Bucky Halker, Anywhere But Utah: Songs of Joe Hill. Revolting Records, 2015, $15. (available at https://joehill100.com) Alexis Buss and Philip Foner, eds., The Letters of Joe Hill. Haymarket Books, 2015. John McCutcheon, Joe Hill’s Last Will. Appalsongs, 2015.
November marked the 100th anniversary of the execution of IWW organizer and songwriter Joe Hill, an occasion that has been marked by the release of a new edition of his writings, an international labor conference in Sweden, a trilingual compilation of art and music he inspired, museum exhibits, and countless performances. Most readers will know Joe Hill’s music through folk performances by Utah Phillips and Joe Glaser, or perhaps Hazel Dickens’ rendition of “Rebel Girl.” Everyone has heard “The Ballad of Joe Hill,” transforming Joe into a dreamy Popular Front icon. And a few years ago William Adler brought the historical Joe Hill back into focus with his superb biography (reviewed in ASR 57).
I have heard a great many performances of Joe Hill’s songs over the past year, and have come to believe that even his weakest songs can be powerful when performed with conviction. Magpie’s version of his “Don’t Take My Papa Away From Me,” written on the eve of Hill’s execution, as the U.S. was being drawn into World War I, brings new life to what is generally viewed as an overly sentimental song – not only proof that Hill remained engaged with the class struggle up to the very end, but also moving in its own right. J.P. Wright’s powerful rendition of “We Will Sing One Song” completely transformed my sense of the song. And of course the converse is also true – at one event I heard a rendition of “There Is Power In A Union” that evoked all the angst and weakness of contemporary business unionism.
John McCutcheon’s “Joe Hill’s Last Will” includes 13 songs, beginning with “Casey Jones” and ending with “There Is Power.” It includes two songs that, to the best of my knowledge, have never before been recorded: “What We Want” (to my mind one of the strongest tracks) and “Overalls and Snuff,” written on the 1,000-mile picket line. “Stung Right,” a lesser-known song about the miseries of life in the Navy that I first heard sung by Ewan MacColl, also gets a strong performance. Joe Hill fans will certainly want a copy, but many of the performances lack conviction, relying instead on lavish production to carry songs perfectly capable of standing on their own if given half a chance.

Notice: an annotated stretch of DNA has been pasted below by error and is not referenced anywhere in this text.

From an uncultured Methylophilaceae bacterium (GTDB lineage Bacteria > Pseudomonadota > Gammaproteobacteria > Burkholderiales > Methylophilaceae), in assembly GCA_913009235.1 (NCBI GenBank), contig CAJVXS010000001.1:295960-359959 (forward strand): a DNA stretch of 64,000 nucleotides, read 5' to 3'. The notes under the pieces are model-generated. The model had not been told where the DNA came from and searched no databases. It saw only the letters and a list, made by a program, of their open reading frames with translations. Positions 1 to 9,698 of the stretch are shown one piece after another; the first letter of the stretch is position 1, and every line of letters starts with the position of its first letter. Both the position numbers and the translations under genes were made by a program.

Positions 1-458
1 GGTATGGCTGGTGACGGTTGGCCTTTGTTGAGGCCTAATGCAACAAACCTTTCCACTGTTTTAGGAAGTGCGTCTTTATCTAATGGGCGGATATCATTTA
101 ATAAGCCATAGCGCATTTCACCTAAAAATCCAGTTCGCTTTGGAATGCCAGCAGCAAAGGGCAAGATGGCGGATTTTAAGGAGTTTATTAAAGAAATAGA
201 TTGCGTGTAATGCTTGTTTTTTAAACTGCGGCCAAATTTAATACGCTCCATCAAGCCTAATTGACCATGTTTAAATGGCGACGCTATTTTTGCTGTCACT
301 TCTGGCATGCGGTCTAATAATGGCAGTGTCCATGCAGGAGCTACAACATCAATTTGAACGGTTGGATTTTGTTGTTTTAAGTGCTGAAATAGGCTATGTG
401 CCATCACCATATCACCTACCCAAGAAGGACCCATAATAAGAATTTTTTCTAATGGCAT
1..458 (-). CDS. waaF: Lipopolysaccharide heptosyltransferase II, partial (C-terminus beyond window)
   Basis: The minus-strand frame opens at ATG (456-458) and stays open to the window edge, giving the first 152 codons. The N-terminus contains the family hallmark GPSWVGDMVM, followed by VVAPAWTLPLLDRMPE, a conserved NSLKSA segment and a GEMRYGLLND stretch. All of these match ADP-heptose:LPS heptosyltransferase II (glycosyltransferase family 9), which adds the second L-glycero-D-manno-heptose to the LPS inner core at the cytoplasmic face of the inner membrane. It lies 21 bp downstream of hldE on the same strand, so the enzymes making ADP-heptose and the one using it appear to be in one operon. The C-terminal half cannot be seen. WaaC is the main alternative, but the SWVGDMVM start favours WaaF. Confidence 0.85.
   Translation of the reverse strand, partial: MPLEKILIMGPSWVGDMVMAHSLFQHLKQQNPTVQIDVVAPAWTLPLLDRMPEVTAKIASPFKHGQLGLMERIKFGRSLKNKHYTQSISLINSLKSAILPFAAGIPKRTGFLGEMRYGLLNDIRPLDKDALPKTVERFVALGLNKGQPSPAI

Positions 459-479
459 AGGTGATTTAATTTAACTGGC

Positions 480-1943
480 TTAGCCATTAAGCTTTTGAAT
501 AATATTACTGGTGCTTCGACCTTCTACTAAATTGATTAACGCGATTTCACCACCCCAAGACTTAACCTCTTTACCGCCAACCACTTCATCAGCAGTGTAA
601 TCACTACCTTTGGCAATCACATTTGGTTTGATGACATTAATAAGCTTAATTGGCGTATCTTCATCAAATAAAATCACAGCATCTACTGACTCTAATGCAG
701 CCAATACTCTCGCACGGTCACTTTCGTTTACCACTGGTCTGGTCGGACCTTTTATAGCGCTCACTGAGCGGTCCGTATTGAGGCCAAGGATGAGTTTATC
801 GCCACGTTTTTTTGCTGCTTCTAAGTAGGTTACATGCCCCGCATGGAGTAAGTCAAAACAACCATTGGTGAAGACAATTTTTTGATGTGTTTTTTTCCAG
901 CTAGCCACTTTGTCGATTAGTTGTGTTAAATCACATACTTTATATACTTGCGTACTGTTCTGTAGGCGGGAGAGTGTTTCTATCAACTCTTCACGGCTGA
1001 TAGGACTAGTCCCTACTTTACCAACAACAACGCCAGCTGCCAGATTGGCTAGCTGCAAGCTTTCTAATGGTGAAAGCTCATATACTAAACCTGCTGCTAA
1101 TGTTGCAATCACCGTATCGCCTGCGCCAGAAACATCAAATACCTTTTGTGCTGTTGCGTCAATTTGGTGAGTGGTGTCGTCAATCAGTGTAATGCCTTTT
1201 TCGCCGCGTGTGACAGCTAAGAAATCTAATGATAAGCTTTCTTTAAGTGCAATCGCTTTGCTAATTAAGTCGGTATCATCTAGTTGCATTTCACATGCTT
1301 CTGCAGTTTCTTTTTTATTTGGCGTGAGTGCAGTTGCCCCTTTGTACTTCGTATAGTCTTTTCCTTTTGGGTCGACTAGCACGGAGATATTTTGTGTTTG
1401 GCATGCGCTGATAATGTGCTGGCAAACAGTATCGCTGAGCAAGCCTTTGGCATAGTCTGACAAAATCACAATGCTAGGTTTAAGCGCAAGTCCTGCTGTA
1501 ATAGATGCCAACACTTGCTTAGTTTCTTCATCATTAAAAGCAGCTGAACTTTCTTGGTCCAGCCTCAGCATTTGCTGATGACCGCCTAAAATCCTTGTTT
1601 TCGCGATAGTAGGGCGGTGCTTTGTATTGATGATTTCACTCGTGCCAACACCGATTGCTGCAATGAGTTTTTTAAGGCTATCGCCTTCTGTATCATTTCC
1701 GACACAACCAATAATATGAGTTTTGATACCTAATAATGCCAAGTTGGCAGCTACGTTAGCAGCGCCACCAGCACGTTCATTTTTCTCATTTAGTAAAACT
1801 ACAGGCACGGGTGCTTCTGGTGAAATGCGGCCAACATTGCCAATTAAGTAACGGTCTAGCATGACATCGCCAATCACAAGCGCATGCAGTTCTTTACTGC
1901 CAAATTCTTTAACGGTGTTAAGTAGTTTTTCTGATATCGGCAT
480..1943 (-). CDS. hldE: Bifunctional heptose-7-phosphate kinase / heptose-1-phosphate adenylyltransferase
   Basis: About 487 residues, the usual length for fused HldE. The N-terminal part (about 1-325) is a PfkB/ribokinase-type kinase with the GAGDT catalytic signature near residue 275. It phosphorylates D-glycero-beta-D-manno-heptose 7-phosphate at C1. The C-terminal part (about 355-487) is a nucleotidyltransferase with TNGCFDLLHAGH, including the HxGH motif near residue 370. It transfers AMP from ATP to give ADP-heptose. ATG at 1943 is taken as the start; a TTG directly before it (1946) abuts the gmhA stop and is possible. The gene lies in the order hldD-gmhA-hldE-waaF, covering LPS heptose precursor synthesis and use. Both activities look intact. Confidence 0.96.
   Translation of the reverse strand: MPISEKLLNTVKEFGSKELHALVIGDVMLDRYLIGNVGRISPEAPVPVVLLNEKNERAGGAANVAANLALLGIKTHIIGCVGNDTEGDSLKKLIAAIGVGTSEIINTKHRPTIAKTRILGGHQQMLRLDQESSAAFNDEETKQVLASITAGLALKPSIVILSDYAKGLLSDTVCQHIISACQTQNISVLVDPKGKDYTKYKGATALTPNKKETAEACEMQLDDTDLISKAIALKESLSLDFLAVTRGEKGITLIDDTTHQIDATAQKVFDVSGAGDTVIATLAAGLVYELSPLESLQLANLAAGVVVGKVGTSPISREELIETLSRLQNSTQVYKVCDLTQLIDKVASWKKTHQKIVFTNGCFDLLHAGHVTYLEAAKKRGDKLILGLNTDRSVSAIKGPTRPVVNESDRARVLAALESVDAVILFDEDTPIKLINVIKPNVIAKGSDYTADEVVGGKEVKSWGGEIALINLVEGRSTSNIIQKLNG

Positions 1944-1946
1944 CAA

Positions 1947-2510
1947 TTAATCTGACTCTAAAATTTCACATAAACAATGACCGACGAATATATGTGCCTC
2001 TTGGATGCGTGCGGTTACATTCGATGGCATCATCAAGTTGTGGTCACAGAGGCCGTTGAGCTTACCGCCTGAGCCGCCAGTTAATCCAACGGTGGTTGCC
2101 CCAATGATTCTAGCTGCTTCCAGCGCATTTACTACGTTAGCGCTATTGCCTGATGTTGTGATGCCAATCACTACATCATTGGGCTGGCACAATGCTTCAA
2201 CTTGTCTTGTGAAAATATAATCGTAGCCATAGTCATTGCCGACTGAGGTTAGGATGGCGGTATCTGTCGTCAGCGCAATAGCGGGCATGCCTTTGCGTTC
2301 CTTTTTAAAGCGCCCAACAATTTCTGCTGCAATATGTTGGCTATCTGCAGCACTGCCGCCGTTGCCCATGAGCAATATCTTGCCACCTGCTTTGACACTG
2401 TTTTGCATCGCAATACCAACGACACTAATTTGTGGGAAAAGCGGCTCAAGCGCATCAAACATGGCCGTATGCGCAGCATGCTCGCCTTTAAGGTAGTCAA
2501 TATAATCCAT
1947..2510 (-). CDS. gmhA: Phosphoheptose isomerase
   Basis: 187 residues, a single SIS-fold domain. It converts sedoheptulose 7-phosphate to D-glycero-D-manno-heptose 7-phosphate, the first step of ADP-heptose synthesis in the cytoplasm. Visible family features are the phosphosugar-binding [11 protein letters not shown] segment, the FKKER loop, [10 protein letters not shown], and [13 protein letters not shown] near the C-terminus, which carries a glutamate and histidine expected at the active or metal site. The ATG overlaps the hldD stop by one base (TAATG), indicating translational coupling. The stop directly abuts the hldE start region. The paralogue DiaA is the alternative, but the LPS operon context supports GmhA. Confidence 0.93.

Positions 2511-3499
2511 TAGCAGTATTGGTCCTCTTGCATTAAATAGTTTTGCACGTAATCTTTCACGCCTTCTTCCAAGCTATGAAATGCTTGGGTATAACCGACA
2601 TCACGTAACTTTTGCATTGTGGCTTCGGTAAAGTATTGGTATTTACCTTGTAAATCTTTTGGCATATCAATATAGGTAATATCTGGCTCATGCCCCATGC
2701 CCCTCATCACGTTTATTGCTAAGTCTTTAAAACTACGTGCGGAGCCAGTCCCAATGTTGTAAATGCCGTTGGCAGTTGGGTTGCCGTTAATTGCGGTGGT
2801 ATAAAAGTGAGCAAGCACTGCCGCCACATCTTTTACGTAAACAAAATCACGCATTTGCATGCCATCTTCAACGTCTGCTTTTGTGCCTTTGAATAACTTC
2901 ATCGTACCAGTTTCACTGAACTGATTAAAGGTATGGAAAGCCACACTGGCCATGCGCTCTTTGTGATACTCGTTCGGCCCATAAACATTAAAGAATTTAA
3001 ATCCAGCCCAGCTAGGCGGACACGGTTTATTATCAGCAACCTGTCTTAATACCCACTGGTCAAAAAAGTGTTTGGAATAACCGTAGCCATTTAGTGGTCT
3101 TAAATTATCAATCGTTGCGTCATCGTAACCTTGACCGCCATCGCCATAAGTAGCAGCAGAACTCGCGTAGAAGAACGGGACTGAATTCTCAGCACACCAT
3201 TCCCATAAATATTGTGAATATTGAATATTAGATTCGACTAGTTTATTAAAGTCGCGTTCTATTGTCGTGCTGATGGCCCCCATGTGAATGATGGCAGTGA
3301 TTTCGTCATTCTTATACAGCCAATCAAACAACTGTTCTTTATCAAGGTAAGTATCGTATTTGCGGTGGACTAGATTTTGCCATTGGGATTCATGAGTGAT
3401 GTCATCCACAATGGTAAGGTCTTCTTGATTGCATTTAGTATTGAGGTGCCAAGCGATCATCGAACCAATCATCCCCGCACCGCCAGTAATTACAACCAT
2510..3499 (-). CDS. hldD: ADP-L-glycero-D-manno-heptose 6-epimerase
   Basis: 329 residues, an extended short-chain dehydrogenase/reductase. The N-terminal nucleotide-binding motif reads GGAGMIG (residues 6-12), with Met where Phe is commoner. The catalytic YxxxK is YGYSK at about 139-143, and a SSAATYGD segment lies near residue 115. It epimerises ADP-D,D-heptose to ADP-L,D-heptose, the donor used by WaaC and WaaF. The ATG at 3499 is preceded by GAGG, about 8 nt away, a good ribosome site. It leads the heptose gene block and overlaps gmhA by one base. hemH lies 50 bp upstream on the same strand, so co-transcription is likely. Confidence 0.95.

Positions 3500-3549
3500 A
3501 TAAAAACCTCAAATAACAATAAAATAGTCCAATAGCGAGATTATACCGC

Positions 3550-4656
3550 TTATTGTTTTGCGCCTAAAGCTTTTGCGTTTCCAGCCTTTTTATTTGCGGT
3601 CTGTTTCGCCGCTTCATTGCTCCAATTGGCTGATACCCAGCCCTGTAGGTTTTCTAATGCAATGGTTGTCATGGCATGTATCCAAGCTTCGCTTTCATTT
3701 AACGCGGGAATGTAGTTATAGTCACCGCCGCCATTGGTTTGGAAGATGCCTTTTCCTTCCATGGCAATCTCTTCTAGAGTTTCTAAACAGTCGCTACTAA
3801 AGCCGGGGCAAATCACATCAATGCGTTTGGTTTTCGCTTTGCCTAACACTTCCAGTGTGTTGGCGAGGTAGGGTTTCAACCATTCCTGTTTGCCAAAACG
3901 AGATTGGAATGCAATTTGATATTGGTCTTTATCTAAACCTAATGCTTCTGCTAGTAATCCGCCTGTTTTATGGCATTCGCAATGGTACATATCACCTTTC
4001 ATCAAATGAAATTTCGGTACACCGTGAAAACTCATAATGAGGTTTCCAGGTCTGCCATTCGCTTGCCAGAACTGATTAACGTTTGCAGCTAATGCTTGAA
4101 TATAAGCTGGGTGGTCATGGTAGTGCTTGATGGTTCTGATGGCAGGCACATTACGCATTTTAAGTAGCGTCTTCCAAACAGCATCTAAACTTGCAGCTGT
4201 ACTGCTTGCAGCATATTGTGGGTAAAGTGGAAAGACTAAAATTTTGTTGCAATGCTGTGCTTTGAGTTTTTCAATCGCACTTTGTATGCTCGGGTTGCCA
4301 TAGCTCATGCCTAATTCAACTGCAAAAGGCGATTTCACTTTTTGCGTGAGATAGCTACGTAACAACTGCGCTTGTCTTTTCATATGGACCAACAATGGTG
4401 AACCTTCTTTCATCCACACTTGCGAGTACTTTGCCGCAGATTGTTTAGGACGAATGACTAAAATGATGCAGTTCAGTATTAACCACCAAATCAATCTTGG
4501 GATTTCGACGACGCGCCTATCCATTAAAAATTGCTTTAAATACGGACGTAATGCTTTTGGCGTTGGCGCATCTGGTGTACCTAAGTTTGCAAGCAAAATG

Bucky Halker’s “Anywhere But Utah” also includes several never-before-recorded Joe Hill songs (“Scissor Bill,” “Come and Take a Joy Ride in my Aeroplane,” “Der Chief of Fresno,” “My Dreamland Girl,” “Nearer My Job to Thee,” “Let Bill Do It, and “It’s A Long Way Down to the Soupline”), among 18 tracks (and three archival segments) that also include standards including “Ta Ra Ra Boom De Ay,” “The Preacher and the Slave,” “Mister Block,” “The Rebel Girl” and a rocking rendition of “There Is Power in the Union.” Hill’s rarely recorded anthem “Workers of the World Awaken” (which has some great poetry that powerfully captures the IWW message, but does not sing very well) is also present, but sung in Swedish translation. (Two other tracks interpolate Swedish and English.)
“Anywhere But Utah” comes with a 20-page booklet that includes extensive notes (and lyrics) for each song, offering a quick overview of Hill’s music and his contribution to labor songs. The complete text of Joe Hill’s surviving songs and writings is included in the re-issue of The Letters of Joe Hill, providing clear evidence not only of Joe Hill’s wit, but also of an optimism that is often overlooked. In Joe’s “Soup-line,” for example, the workers quickly tire of the watery soup and other indignities visited upon them, organize to take control of the industries, and implement the four-four day; by song’s end, the soupline is frequented by the former bosses, who subsist as always on the workers’ charity, but no longer so ostentatiously.
Halker brings a sense of commitment to the songs, even as he re-imagines several of them. This is a Joe Hill inflected with ragtime and vaudeville (the popular music of his day, and which he borrowed several tunes from), but also with blues, jazz and rock. A couple of songs seem self-consciously old-timey, and I would have welcomed an English-language version of “Workers of the World Awaken,” one of the songs Joe Hill wrote from death row. But overall, this is an album that takes Hill seriously as a musician, and which will reward repeated listening.
The Letters of Joe Hill adds several letters unavailable when the first edition was issued and greatly expands the explanatory notes. Several articles by Joe Hill are also included, showing his concern with police brutality and the need to organize women workers, but also an intensely practical turn of mind. Joe dismisses the idea that workers can secure their rights through armed struggle, for example, not on ideological grounds but through a discussion of the enormous sums of money that would be required for armaments. Direct action at the point of production, he notes, is more effective, cheaper, and results in no loss of human life. There is no attempt at a full biography here; but by collecting Joe Hill’s writings (articles, letters, poems and songs) and cartoons, Alexis Buss and Philip Foner do much to fill in the contours of Hill’s life and the commitments to which he dedicated his life.
Joe Hill embodies the self-taught working class activist-intellectuals who built the radical labor movement. His songs continue to speak to us a century later, about direct action, the need for solidarity, and the enormous power always in our hands, should we organize to use it.
— Jon Bekken